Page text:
The sexual revolution wasn’t bloodless – and now, in the twenty-first century, the year 1970 finally catches up with Keith Nearing.
The Pregnant Widow is a comedy of manners and Martin Amis at his fearless best.
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Customer ReviewsMost Helpful
By Julian E. Boyce on 14-09-11
Having purchased this, I walked carefully around it for some considerable time. I had never read Martin Amis, and although I knew it was high time I did, I felt somewhat nervous.
I eventually got started, and, oh, what a surprise, what an eye-opener! This is not so much a read as an experience. What you might call a life experience. Another way of looking at life. On an initial level, it centres around a bunch of students having what to all appearances is a gap year in Italy, where they all stay in a castle. It is a good time, as Keith Nearing eventually realises, the time of his life. He comes to see that they are the generation that had it all. Everything. 'Though, they probably did not realise it at the time.
To describe this as 'A Hoot', sells it short. It is, at times, laugh out loud funny; it is, as described, a comedy of manners; a growing, a realising that life is never going to be the same again.
I simply loved it. What it did for me, was to send me to the bookshops, to find some more of this incredible man. Some more that I can read and savour for myself, because although I really enjoyed Steven Pacey's rendition of this, I always prefer to read the really good things. Paint my own pictures. It is so easy to go back and 'Do it Again' when you have the book in your hand.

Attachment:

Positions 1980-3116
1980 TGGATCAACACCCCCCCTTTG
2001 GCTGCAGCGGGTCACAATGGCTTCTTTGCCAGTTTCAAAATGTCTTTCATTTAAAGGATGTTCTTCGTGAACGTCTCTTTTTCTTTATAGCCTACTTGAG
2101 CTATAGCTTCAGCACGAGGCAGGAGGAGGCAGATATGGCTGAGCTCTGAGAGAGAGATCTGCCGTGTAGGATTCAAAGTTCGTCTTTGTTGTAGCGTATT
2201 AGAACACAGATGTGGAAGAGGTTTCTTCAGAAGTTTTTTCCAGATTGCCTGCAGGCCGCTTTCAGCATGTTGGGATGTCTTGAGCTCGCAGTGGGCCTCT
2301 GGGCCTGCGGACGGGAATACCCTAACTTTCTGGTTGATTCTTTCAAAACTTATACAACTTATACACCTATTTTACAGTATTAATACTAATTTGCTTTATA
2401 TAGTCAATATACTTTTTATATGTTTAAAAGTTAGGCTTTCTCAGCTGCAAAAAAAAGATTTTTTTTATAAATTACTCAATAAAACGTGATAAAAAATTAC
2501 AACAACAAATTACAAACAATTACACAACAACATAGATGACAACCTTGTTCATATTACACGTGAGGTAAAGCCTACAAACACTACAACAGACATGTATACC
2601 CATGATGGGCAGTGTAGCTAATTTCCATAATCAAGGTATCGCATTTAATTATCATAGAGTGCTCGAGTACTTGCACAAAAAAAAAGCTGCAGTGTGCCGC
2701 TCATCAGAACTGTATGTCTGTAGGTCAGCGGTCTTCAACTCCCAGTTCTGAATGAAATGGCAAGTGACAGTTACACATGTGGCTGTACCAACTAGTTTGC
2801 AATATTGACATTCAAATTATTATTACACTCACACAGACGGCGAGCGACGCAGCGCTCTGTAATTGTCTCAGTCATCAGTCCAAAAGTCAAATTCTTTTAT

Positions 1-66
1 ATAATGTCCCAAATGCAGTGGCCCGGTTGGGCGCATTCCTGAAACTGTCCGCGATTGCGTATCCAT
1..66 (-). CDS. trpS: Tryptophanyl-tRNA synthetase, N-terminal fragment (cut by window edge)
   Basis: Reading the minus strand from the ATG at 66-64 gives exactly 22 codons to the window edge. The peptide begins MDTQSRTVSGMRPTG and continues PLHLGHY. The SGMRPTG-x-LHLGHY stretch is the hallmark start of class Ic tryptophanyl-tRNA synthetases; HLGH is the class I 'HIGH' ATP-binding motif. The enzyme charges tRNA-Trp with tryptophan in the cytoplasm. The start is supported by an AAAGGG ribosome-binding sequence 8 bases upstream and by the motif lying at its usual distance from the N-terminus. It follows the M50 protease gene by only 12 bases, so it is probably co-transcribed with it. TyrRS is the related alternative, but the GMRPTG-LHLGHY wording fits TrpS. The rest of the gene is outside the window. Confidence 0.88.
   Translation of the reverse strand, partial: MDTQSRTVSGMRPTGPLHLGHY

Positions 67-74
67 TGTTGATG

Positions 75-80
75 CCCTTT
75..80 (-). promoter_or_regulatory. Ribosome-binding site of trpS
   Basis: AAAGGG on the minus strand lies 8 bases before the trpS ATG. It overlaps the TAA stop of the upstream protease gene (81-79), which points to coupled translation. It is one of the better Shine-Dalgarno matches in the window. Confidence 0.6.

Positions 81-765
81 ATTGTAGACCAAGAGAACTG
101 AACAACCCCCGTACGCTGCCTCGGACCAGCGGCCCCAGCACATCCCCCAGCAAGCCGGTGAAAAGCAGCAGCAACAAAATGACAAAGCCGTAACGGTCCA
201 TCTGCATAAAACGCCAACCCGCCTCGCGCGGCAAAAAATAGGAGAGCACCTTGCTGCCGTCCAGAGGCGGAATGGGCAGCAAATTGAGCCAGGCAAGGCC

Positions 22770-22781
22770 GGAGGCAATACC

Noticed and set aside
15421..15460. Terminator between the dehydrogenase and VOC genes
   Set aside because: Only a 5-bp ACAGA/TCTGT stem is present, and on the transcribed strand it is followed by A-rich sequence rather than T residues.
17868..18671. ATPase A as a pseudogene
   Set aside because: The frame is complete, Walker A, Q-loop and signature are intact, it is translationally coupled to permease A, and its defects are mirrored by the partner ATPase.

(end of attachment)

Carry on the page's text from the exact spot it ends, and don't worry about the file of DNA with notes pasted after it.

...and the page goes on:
But thanks anyway Audible, without you I would never have tried it in the first place.
8 of 8 people found this review helpful
By Tom on 04-11-10
enjoyable but not vintage Amis
Martin Amis' latest book is arguably a throwback to some of his earlier work. It is not the savagely funny satire of 'Money' or 'London Fields', rather it's a comedy of sexual manners set against the changing attitudes and sexual mores starting in the 1970s - the Pregnant Widow of the title is, as it were, between the death of the old age and the birth of the new. The first half of the book is engaging and funny, sometime painfully so, but he rather loses his way in the second half when he seeks to follow what happens to his various characters - his mix of seriousness and humour just doesn't gel that well, and structurally the book becomes unbalanced as he appears to rush through the years.
Still, all that said, it's an interesting and enjoyable book - I dont think Martin Amis could write a dull sentence if his life depended on it. And with Stephen Pacey, who has narrated several of Amis' earlier books, in top-notch form, Pregant Widows makes for a splendid audiobook which holds the attention easily right the way to the end.
Not vintage Amis but still well worth a listen.
6 of 6 people found this review helpful